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Government urged to speed up green hydrogen deployment

Professional Engineering

'The UK has the potential to become a global leader in green hydrogen' (Credit: Shutterstock)
'The UK has the potential to become a global leader in green hydrogen' (Credit: Shutterstock)

A renewable energy organisation has urged the government to work closely with the UK’s “world class green hydrogen industry” to speed up deployment of major new projects.

Government policies could kickstart a “major new green energy industry”, according to a report published today (3 May) by trade organisation RenewableUK.

The document, Surveying the UK’s Green Hydrogen Supply Chain Capability, warns that the UK stands at a “critical juncture”, with other countries taking steps to move ahead in the global race to create thousands of jobs and attract billions in private investment in the decades ahead. 

Green hydrogen is made using zero-carbon power in electrolysers that split water into hydrogen and oxygen. The UK is home to world renowned electrolyser companies like ITM Power and Ceres, whose cutting edge technology has been licensed worldwide, RenewableUK said.

The country’s pipeline of electrolyser projects stands at 1.5GW, with a significant amount of new capacity expected to enter the pipeline soon, although only 4MW are fully operational. The government has set a target of 10GW of low carbon hydrogen production capacity by 2030, at least half of which will be green hydrogen. 

To reach this target, the report recommends building multiple large projects as soon as possible, to demonstrate there is a viable market for investors and suppliers. Government support schemes, such as the Hydrogen Business Model and the Net Zero Hydrogen Fund, could play key roles in this and so should be sped up, the report says.

“If the UK does not step up, it risks being left behind due to ambitious tax incentives and subsidies offered abroad, such as the United States Inflation Reduction Act, which may attract investment and prospective suppliers away from this country,” a RenewableUK announcement said.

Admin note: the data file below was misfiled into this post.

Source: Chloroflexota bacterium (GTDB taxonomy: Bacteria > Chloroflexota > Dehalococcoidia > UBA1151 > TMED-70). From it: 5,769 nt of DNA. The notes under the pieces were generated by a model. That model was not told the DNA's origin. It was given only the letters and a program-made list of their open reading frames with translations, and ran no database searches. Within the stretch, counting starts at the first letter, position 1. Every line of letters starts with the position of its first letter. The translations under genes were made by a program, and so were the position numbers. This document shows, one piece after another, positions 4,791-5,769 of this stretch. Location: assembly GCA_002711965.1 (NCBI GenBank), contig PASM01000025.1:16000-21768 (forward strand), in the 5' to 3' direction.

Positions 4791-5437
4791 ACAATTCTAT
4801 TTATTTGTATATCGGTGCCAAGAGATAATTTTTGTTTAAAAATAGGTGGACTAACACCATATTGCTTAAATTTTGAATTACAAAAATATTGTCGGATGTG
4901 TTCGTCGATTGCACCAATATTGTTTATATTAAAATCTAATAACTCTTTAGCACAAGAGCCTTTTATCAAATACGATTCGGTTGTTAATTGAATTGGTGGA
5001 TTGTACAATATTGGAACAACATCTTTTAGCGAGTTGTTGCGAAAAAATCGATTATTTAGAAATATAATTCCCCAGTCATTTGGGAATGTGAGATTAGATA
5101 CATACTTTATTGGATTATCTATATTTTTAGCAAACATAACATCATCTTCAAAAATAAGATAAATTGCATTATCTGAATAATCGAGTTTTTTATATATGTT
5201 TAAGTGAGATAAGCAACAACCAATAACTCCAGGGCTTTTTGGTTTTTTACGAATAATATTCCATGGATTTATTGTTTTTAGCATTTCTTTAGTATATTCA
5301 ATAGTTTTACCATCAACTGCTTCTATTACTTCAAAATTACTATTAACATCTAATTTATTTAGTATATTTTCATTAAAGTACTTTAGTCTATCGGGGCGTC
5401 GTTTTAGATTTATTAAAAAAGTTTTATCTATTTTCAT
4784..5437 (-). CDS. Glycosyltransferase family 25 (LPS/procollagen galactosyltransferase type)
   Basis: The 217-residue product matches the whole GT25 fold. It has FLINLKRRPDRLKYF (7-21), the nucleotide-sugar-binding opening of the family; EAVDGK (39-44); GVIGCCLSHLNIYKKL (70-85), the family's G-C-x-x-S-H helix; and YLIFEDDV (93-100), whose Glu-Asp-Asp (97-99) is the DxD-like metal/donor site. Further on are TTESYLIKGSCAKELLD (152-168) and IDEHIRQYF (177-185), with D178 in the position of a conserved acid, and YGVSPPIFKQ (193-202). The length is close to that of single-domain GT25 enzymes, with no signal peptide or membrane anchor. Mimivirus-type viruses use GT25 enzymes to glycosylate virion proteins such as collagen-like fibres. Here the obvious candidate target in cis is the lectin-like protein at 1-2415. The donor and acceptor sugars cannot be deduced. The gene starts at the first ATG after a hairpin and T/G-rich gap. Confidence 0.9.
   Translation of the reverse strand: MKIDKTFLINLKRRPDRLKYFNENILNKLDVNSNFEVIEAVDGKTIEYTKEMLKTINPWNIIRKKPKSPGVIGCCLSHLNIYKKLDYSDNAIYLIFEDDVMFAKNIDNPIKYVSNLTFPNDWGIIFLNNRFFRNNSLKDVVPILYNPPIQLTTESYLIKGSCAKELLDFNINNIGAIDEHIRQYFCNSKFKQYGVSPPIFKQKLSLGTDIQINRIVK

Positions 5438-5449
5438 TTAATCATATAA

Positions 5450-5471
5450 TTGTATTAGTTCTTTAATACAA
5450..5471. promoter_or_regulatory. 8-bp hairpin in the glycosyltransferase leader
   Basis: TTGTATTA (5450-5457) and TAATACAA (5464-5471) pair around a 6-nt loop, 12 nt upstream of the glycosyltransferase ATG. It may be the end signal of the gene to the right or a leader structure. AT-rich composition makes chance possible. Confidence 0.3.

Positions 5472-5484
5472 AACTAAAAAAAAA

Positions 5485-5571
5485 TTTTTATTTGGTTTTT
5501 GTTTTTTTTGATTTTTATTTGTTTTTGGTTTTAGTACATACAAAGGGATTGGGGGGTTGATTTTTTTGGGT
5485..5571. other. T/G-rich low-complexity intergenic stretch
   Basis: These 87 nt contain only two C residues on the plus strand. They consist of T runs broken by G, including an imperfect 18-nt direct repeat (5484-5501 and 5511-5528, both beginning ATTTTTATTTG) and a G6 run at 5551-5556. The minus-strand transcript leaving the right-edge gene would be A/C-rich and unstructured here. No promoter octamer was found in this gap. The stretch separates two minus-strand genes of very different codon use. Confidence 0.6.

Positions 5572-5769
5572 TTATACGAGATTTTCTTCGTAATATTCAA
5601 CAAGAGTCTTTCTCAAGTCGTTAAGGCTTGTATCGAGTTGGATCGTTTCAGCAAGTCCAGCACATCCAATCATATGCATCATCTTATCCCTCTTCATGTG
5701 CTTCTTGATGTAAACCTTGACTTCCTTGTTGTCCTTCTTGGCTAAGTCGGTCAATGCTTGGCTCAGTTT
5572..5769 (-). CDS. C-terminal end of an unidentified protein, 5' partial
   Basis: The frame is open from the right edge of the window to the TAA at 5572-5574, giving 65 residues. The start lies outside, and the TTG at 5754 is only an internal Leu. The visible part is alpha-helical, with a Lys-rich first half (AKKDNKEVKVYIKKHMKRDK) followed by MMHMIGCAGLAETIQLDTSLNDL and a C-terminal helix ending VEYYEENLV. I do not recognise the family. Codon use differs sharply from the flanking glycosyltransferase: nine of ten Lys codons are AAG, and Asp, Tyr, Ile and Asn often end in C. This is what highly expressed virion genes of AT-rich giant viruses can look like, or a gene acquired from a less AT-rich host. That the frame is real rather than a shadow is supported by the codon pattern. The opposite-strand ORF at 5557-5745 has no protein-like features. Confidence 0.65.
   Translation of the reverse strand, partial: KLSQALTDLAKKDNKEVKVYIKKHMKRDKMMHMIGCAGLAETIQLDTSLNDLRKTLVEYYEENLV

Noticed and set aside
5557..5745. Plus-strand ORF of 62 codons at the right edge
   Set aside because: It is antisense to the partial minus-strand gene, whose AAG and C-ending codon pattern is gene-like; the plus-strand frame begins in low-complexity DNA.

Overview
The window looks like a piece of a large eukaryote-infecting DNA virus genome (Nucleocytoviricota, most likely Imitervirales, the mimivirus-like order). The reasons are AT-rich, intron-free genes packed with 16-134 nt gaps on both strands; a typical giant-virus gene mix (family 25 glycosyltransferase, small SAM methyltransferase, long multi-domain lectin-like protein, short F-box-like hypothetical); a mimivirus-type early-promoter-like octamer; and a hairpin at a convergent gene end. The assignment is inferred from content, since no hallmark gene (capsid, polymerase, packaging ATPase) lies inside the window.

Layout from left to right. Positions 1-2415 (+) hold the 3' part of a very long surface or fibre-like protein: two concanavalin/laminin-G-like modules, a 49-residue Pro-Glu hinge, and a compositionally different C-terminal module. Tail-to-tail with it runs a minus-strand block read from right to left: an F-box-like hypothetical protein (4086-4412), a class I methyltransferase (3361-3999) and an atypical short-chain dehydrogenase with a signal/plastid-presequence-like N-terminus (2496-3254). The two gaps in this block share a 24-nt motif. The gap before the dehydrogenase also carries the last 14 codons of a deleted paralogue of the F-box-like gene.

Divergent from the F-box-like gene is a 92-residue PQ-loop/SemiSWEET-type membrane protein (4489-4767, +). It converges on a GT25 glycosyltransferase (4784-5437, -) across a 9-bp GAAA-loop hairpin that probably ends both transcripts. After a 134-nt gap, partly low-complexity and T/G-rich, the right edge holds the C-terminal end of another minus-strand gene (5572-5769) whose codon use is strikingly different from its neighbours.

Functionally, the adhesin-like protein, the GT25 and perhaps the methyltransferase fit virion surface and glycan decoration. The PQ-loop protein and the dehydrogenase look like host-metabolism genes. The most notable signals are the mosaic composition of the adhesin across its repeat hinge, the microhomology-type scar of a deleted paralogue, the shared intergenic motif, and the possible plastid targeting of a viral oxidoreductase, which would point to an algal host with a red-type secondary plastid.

“The report recommends that ministers should consider consulting with the industry and setting up a joint working group to establish how tax incentives and other financial institutions, such as the UK Infrastructure Bank, could be used to make the UK a more competitive market for investment in the green hydrogen supply chain.”

The report also recommends the creation of a new government-industry taskforce, to establish a ‘roadmap’ setting out how the UK can reach at least 5GW of green hydrogen by 2030. New pipelines will be needed to carry green hydrogen, both locally and to markets in Europe, as well as underground storage in disused gas fields.

Most green hydrogen will be produced using electricity generated by offshore wind, the announcement added, so a detailed study of how those technologies can operate alongside each other could help create more flexibility in the electricity system and strengthen Britain’s energy security.  

“The UK has the potential to become a global leader in green hydrogen,” said RenewableUK senior policy analyst Laurie Heyworth.

“We’re at a pivotal moment at which we can take decisive strategic action, enabling us to seize the opportunity to deliver growth and jobs by developing robust local supply chains in the burgeoning green hydrogen industry, creating opportunities to export our technology worldwide.

“But the development of green hydrogen has been hampered by a lack of clear policy direction and investment in comparison to blue hydrogen made from fossil fuels. Delays in bringing in vital financial support mechanisms have slowed down our ability to build projects on a scale big enough to act as proof points for investors and suppliers to enable us to grow our domestic supply chain.

“This report sets out how these issues can be addressed, with industry and government working together to maximise the economic and environmental benefits which this innovative technology offers.”

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Content published by Professional Engineering does not necessarily represent the views of the Institution of Mechanical Engineers.


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